Want to get more involved at CCTV? Are you interested in learning how to create the kinds of programming you see on TV? Do you want to get school or community service credit? Then become a CCTV intern! An internship is a great way for students to get hands-on experience in the field of production and we are looking for friendly, reliable students who are interested in learning all aspects of pre-and post-video production. Contact Tamarah if interested at email@example.com.
CCTV is offering classes and workshops that are geared to give you hands-on experience in all aspects of pre-and post video production as well as 21st Century skills. Please see our roster of classes listed under the Workshops & Classes tab and choose the CCTV training program that best suits your needs.
NEW! Hours of Operation:
Monday 8 AM - 5 PM
Tuesday 8 AM - 6 PM
Wednesday 8 AM - 8 PM
Thursday 9 AM - 8 PM
Friday 8 AM - 5 PM
The board of directors of CCTV, Inc. is pleased to announce the recent hiring of Tamarah Green. The Newton native will serve as the station’s new executive director. Tamarah has taught video and film production at the N.E. Institute of Art in Brookline since 2005, and served as the Communications Manager for a private school in Dedham last year. She held the position of executive director at the Watertown Cable Access Corporation for five years until 2012. Coverage in Watertown focused on municipal meetings, sports, arts, and public interest. Green previously supervised a local TV production staff for Comcast in Hudson. She gained expertise in public television through the founding and running of cable operations in Wellesley for 16 years, beginning in 1990. Green obtained her undergraduate degree from UMass/Amherst.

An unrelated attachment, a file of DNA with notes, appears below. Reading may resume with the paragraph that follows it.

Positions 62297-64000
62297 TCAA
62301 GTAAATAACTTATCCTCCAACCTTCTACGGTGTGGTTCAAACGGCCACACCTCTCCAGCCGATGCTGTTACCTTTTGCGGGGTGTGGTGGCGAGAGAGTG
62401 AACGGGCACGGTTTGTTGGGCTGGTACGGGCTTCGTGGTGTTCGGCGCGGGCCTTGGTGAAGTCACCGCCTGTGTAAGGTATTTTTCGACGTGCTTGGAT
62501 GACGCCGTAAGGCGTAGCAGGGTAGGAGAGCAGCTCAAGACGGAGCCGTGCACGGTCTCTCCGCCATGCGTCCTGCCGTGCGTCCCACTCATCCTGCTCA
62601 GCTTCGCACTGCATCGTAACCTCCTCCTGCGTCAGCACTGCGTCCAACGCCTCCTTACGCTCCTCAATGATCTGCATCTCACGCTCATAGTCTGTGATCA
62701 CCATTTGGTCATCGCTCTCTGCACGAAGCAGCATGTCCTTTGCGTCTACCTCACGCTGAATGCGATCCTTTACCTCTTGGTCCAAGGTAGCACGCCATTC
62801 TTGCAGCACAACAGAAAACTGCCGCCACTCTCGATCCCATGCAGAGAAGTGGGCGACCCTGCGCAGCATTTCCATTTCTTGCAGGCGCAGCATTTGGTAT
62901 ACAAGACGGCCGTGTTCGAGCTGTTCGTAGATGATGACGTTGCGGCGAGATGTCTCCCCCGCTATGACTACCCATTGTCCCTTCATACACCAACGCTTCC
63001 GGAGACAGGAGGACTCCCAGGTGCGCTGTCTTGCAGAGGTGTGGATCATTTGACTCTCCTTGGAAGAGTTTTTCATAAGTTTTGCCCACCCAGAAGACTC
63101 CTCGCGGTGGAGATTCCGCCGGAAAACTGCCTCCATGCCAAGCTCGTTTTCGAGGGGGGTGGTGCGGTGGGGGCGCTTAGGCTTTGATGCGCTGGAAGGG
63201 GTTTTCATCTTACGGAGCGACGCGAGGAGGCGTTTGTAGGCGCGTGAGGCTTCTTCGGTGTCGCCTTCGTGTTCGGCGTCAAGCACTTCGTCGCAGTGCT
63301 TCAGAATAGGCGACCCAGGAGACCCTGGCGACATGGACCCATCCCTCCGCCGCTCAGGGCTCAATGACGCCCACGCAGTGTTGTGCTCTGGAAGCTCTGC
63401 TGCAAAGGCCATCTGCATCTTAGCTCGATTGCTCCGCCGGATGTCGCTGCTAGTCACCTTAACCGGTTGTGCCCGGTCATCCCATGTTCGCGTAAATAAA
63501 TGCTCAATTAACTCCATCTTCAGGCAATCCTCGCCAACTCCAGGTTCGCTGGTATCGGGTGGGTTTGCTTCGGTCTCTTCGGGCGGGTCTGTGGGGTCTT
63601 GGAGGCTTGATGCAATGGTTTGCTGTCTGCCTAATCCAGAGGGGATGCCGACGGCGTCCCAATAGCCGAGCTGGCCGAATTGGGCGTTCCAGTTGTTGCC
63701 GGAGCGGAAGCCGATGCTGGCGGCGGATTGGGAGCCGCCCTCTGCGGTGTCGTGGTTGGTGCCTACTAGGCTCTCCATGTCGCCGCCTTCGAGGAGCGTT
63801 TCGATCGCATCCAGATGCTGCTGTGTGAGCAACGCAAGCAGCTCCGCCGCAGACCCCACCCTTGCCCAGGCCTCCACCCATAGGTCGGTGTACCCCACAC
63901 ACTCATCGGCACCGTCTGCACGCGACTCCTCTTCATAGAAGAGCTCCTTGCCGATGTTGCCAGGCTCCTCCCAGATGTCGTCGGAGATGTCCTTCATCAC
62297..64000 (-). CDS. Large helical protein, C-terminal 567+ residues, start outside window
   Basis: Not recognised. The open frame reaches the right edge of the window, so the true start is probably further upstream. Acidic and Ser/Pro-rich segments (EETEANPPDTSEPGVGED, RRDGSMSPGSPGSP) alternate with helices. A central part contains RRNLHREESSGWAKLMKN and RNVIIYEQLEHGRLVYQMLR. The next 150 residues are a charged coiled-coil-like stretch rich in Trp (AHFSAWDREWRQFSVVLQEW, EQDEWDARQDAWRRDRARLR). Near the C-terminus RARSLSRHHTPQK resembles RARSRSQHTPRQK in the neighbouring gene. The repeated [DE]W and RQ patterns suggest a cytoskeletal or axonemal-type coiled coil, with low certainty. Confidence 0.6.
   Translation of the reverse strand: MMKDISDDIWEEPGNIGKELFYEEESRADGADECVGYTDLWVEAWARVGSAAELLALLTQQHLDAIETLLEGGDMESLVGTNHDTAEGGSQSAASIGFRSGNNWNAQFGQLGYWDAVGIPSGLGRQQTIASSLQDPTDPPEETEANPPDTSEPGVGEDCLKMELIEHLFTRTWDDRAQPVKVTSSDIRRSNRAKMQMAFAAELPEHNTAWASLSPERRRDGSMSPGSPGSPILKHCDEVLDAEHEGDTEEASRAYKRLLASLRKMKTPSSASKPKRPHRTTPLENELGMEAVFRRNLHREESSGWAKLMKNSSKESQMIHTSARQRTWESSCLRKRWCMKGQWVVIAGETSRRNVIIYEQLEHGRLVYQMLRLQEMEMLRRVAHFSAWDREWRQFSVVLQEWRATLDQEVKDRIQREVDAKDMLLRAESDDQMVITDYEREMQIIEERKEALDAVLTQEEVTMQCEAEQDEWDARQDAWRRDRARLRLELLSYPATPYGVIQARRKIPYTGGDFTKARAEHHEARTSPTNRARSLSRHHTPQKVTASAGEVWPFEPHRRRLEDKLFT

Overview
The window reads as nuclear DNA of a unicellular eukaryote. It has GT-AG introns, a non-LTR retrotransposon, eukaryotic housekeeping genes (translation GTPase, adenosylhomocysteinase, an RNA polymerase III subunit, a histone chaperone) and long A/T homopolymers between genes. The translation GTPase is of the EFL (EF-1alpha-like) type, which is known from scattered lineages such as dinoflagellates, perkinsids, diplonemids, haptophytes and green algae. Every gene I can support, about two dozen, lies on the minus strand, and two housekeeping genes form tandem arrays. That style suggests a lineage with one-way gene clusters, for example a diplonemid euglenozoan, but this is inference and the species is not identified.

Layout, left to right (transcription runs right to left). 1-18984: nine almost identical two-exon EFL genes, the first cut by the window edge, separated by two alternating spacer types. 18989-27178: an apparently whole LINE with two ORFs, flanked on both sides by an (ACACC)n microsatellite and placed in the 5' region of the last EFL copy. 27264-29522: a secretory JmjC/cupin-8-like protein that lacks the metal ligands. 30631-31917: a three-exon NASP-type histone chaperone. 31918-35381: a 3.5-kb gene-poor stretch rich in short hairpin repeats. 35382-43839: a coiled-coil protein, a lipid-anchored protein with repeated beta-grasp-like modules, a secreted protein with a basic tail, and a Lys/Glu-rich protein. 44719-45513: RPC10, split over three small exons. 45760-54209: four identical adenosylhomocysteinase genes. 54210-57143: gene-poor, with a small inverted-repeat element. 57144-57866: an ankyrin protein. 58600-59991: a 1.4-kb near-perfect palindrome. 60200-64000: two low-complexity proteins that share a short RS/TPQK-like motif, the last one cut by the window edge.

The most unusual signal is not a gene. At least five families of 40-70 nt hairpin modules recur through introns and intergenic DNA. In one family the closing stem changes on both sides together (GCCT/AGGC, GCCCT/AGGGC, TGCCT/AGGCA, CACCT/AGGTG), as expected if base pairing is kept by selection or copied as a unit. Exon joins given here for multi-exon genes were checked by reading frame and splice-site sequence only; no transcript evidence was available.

“I remember coming here as a young girl to the North Bridge, Sleepy Hollow Cemetery, and especially Orchard House,” said Green, “The area is so rich in history and culture that when I heard about the opening, I jumped at the opportunity. One of the most exciting aspects about the job here is the new studio being built as part of the new high school project. There aren’t many people who get to help design a new facility.” Green commented on the excellent skills, knowledge, and willingness to share information of the existing staff, all of whom reside in the community served by the CCTV station.
Be sure to come by the station to welcome Tamarah to CCTV!
by Janet Hentschel
Carlisle resident Anne Marie Brako aims to breathe new life into a chronicle of historic properties in town. She described her project to the Historical Commission on January 14.
In the 1930s, Martha Fifield Wilkins wrote Old Houses and Families of Carlisle, a multi-tome research project featuring 65 historical houses in Carlisle. Written in longhand, the library owns the originals and copies. Going online to the Internet Archive (www.gleasonlibrary.org/
Brako intends to use a video format to explore how these properties have evolved since 1940, and to update the family history of the people living in these houses. This would include video shots both inside and outside the property, commentary from homeowners, local residents and professionals such as architects. In addition, she intends to include talking points such as showcasing objects that belonged to the house.
Brako hopes to air the video on CCTV where it would be available to view online, and donate the footage and text to the town. She is asking the Selectmen and various town committees to support this project in advance in the hope that with “official” town approval, homeowners of historic houses would be more likely to open their doors to Brako and her project.
The commission voted to support Brako’s project and Chair Nathan Brown will write a letter of support.